In December 1787, Mozart finally obtained a steady post under aristocratic patronage. Emperor Joseph II appointed him as his “chamber composer”, a post that had fallen vacant the previous month on the death of Gluck. It was a part-time appointment, paying just 800 florins per year, and required Mozart only to compose dances for the annual balls in the Redoutensaal (see Mozart and dance). This modest income became important to Mozart when hard times arrived. Court records show that Joseph’s aim was to keep the esteemed composer from leaving Vienna in pursuit of better prospects.
In 1787, the young Ludwig van Beethoven spent several weeks in Vienna, hoping to study with Mozart. No reliable records survive to indicate whether the two composers ever met.
Later years – 1788–90
Toward the end of the decade, Mozart’s circumstances worsened. Around 1786 he had ceased to appear frequently in public concerts, and his income shrank. This was a difficult time for musicians in Vienna because of the Austro-Turkish War: both the general level of prosperity and the ability of the aristocracy to support music had declined.
By mid-1788, Mozart and his family had moved from central Vienna to the suburb of Alsergrund. Although it has been suggested that Mozart’s aim was to reduce his rental expenses, research shows that by moving to the suburb, Mozart had not in fact reduced his expenses (as claimed in his letter to Puchberg), but merely increased the housing space at his disposal. Mozart began to borrow money, most often from his friend and fellow Mason Michael Puchberg; “a pitiful sequence of letters pleading for loans” survives. Maynard Solomon and others have suggested that Mozart was suffering from depression, and it seems that his output slowed. Major works of the period include the last three symphonies (Nos. 39, 40, and 41, all from 1788), and the last of the three Da Ponte operas, Così fan tutte, premiered in 1790.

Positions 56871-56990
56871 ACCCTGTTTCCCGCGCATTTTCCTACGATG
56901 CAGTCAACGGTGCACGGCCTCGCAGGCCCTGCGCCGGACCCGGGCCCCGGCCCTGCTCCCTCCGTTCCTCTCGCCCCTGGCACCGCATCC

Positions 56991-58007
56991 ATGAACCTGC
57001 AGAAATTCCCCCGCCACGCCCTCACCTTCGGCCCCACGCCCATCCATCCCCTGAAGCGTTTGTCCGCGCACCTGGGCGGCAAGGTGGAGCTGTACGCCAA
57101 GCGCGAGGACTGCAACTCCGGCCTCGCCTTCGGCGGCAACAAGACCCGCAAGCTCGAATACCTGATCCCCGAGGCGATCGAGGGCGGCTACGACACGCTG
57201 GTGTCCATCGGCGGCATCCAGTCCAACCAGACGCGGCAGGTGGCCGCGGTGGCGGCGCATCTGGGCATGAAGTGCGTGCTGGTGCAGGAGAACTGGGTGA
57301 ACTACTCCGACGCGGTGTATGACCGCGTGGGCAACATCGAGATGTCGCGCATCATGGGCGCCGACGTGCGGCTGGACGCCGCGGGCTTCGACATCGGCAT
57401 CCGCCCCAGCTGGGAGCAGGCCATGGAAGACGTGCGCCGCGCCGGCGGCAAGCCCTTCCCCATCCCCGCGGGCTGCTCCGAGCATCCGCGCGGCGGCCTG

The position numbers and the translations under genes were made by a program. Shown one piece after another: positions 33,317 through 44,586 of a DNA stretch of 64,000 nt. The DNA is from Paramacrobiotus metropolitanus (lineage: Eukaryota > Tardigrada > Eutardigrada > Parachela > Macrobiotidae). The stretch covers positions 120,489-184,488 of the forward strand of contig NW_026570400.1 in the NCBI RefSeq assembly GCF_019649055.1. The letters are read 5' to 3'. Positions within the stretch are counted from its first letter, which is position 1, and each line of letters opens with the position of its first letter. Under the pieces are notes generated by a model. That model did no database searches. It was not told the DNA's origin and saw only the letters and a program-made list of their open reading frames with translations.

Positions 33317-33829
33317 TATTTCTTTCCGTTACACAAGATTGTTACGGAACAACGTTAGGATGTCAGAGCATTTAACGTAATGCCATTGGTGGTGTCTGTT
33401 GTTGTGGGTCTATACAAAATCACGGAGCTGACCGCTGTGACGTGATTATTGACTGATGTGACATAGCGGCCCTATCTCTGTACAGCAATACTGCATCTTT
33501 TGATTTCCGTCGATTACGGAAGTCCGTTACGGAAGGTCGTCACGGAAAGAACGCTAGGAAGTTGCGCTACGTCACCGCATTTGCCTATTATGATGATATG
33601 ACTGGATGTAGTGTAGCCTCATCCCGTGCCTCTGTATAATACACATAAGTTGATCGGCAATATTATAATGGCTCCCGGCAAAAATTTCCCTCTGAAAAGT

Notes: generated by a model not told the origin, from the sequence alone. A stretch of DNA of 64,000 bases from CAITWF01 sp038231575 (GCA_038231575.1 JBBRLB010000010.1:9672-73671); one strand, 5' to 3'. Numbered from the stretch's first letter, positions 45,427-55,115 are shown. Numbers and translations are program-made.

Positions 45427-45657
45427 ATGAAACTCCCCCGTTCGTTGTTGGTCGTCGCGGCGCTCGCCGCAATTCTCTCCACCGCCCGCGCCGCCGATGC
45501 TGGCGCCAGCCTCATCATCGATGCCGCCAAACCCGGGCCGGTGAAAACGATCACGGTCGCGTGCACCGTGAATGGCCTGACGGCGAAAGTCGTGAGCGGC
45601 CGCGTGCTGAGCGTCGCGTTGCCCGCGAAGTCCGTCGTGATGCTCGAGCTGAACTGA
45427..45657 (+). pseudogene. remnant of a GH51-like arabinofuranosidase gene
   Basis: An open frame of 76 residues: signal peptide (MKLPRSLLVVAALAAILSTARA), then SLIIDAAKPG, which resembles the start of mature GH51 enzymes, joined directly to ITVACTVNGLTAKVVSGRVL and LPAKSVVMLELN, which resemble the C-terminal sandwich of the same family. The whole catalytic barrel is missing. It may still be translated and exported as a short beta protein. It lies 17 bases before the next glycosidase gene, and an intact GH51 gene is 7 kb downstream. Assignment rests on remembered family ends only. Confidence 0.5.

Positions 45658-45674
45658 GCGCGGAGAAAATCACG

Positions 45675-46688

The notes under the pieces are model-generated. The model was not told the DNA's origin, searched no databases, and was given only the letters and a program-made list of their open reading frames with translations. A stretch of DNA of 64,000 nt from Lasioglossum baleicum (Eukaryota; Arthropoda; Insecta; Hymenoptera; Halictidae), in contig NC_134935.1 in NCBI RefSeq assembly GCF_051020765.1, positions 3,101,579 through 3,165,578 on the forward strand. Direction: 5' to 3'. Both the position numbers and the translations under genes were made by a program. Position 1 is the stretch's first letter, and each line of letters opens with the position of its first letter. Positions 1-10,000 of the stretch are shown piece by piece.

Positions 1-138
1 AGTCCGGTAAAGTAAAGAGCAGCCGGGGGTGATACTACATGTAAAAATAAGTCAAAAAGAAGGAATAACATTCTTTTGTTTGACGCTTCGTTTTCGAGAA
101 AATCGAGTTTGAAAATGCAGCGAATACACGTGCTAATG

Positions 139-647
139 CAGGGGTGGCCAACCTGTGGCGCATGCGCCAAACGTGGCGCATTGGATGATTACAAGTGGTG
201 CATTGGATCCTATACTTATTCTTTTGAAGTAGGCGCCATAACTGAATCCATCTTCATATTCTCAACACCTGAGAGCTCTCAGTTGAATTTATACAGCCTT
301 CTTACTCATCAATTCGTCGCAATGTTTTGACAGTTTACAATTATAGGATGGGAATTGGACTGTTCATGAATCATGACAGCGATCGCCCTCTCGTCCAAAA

Around this time, Mozart made some long journeys hoping to improve his fortunes: to Leipzig, Dresden, and Berlin in the spring of 1789, and to Frankfurt, Mannheim, and other German cities in 1790. The trips produced only isolated success and did not relieve the family’s financial distress.
Mozart’s last year was, until his final illness struck, a time of great productivity—and by some accounts, one of personal recovery. He composed a great deal, including some of his most admired works: the opera The Magic Flute; the final piano concerto (K. 595 in B♭); the Clarinet Concerto K. 622; the last in his great series of string quintets (K. 614 in E♭); the motet Ave verum corpus K. 618; and the unfinished Requiem K. 626.
Mozart’s financial situation, a source of anxiety in 1790, finally began to improve. Although the evidence is inconclusive, it appears that wealthy patrons in Hungary and Amsterdam pledged annuities to Mozart in return for the occasional composition. He is thought to have benefited from the sale of dance music written in his role as Imperial chamber composer. Mozart no longer borrowed large sums from Puchberg, and made a start on paying off his debts.
He experienced great satisfaction in the public success of some of his works, notably The Magic Flute (which was performed several times in the short period between its premiere and Mozart’s death) and the Little Masonic Cantata K. 623, premiered on 17 November 1791.
Final illness and death